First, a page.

Miss Peregrine’s Home for Peculiar Children (Cinema Review)

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12A – 127mins – 2016 – 3D


IN THE LOOP

Ballerina, Storks, Trolls, Sing, and Moana. Four colourful, predominantly tuneful CG ‘toons which the marketing bods at Cineworld thought were perfectly suited to trail ahead of Tim Burton’s latest dark surrealist fantasy. Now, I appreciate that Miss Peregrine’s features children – even in its curiosity-piquing but less-than-punchy title – but this does not automatically a children’s film make!

… Keep Scuttling!

The X-Files: I Want to Believe (DVD Review)

15 – 100mins – 2008


 

BILLY’S GOT TALENT

Growing up in a household without Sky television, my only exposure to Chris Carter’s phenomenally successful supernatural serial was when BBC One belatedly started showing it pre-Match of the Day on a Saturday night. A few choice episodes stand out from this truncated terrestrial transmission, but I’d never go so far as to call myself an avid X-phile.

This might go some way to explain why it has taken me the best part of EIGHT years to catch up with this second theatrical release, which came a decade after 1998’s Fight the Future, six years after the show’s largely Duchovny-less ninth season and six years before January’s “event” mini-series revival (which I plan to binge-watch on blu-ray come its June home video release).

Years after they have left the FBI, Fox Mulder (David Duchovny) is a fugitive from the organisation, while Dana Scully (Gillian Anderson) is a doctor at a Catholic hospital. Despite protestations that they “can’t look into the darkness again,” the old team are lured back into paranormal investigation when Father Joe (Billy Connolly), a former priest with a dangerous past, claims to be having psychic visions which could lead to the safe rescue of a kidnapped agent – and the apprehension of some twisted backstreet surgeons. But does Father Joe really have a super-human talent for tapping into the voice of God, or is he elaborating a fiction to atone for his diabolical sins?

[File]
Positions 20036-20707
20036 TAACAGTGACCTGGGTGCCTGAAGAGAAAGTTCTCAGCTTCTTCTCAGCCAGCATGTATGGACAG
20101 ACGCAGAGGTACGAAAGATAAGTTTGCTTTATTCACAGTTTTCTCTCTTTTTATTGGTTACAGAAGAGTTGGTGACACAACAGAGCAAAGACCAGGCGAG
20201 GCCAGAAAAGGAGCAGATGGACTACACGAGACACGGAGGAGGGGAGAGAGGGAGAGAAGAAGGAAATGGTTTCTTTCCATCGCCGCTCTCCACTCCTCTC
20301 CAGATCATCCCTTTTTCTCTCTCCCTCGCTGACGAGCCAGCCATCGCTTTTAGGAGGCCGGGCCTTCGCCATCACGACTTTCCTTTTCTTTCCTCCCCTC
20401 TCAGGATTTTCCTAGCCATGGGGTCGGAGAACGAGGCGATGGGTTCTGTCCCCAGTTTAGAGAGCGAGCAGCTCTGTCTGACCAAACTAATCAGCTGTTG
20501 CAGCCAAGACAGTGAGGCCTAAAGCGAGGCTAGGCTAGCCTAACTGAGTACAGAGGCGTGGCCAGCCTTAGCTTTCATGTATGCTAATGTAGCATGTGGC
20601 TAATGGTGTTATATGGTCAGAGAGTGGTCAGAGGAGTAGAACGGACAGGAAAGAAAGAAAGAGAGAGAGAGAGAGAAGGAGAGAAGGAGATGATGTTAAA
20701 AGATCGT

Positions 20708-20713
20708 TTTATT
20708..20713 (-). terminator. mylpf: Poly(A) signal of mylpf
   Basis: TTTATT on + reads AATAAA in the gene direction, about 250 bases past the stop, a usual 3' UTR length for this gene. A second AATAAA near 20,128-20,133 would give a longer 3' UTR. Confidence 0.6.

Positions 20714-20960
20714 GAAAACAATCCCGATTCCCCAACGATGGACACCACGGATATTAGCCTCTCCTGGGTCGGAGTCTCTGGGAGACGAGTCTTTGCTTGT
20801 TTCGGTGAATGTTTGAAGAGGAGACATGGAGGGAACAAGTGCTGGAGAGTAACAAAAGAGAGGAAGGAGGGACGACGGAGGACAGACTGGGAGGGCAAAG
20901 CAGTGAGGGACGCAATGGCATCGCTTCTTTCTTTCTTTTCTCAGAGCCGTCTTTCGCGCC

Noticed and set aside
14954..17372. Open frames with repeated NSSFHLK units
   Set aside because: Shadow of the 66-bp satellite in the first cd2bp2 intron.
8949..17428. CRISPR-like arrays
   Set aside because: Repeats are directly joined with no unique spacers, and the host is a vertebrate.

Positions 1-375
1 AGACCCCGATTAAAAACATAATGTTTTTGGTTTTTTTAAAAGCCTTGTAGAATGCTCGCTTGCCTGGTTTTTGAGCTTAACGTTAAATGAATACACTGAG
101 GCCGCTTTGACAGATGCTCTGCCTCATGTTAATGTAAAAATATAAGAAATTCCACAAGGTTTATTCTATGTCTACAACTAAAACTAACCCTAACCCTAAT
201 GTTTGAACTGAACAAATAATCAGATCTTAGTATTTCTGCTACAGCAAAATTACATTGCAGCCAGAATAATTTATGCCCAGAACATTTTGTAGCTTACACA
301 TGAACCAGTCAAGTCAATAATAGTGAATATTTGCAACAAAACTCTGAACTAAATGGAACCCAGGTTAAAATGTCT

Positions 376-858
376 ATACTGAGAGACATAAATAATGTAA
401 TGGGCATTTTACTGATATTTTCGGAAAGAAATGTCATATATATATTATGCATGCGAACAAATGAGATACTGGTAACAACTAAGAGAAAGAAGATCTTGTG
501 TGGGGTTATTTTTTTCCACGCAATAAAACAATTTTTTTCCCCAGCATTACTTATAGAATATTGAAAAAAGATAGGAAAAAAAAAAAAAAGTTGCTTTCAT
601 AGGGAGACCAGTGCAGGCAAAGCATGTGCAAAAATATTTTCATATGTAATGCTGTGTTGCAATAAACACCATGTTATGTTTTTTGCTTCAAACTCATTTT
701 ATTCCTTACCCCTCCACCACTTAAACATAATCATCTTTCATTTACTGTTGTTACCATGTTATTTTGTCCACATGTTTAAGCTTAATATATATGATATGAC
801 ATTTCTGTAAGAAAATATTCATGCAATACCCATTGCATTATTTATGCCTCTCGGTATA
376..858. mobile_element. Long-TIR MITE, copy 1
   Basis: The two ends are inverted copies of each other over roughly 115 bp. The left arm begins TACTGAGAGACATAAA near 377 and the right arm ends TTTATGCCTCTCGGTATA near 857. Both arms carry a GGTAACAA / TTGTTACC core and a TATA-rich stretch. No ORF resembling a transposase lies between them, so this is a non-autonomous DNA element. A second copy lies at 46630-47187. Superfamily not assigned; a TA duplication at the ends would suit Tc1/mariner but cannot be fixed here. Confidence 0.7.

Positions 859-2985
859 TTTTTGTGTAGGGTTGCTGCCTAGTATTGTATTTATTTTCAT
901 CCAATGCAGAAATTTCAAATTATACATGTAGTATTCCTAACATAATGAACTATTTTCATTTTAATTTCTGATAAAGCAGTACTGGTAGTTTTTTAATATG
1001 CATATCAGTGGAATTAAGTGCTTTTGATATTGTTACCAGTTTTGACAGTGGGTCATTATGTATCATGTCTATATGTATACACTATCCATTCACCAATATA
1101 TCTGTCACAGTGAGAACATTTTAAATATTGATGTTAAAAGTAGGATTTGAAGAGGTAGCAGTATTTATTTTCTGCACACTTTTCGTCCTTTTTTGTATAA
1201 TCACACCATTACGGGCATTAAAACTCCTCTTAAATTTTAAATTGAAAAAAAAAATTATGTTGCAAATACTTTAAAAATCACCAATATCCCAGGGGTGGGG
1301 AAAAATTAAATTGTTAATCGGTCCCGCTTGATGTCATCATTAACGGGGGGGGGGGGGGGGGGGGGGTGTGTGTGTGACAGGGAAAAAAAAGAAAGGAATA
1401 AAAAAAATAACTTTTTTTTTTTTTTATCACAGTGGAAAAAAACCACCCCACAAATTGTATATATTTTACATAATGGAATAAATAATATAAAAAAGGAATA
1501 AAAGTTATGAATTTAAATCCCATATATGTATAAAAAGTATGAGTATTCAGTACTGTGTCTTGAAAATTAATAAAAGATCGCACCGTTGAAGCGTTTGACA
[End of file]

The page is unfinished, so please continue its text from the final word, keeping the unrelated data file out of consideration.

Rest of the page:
Beyond its horrendous tagline of a subtitle, the main issue I had with I Want to Believe is its scale. It’s a competent enough drama (if lacking the prepossessing kick of the show’s extra-terrestrial edge), but it feels small, reserved and as unhurried as the film’s near-persistent softly falling snow. Carter and co-writer Frank Spotnitz give over a lot of time to moping, sighing and consternation from their philosophical characters. As evidenced:

“I’m lying here cursing God for all his cruelties.”

Even the strangeness of a Frankenstein-alluding climax can’t disguise this sequel’s calmer, more meditative tone, making it feel more like a water-treading mid-season double-bill than a cinema-worthy game-changer – and even less like a spectacular finale to a long-running franchise (which it effectively was until season 10).

In this regard it also serves a double fault of largely eschewing the mytharc of Mulder’s missing sister (which formed the backbone of the series when a monster of the week didn’t show up), while simultaneously assuming a fan’s level of franchise knowledge (Skinner’s cameo, references to previous case files, Mulder and Scully’s sleeping arrangement). Yet it fails as both a worthy wrap-up and a purposeful stand alone adventure, existing solely to eek a few more dollars from the parched pockets of a thirsty fanbase – now that’s a talent!

CR@B Verdict: 2 stars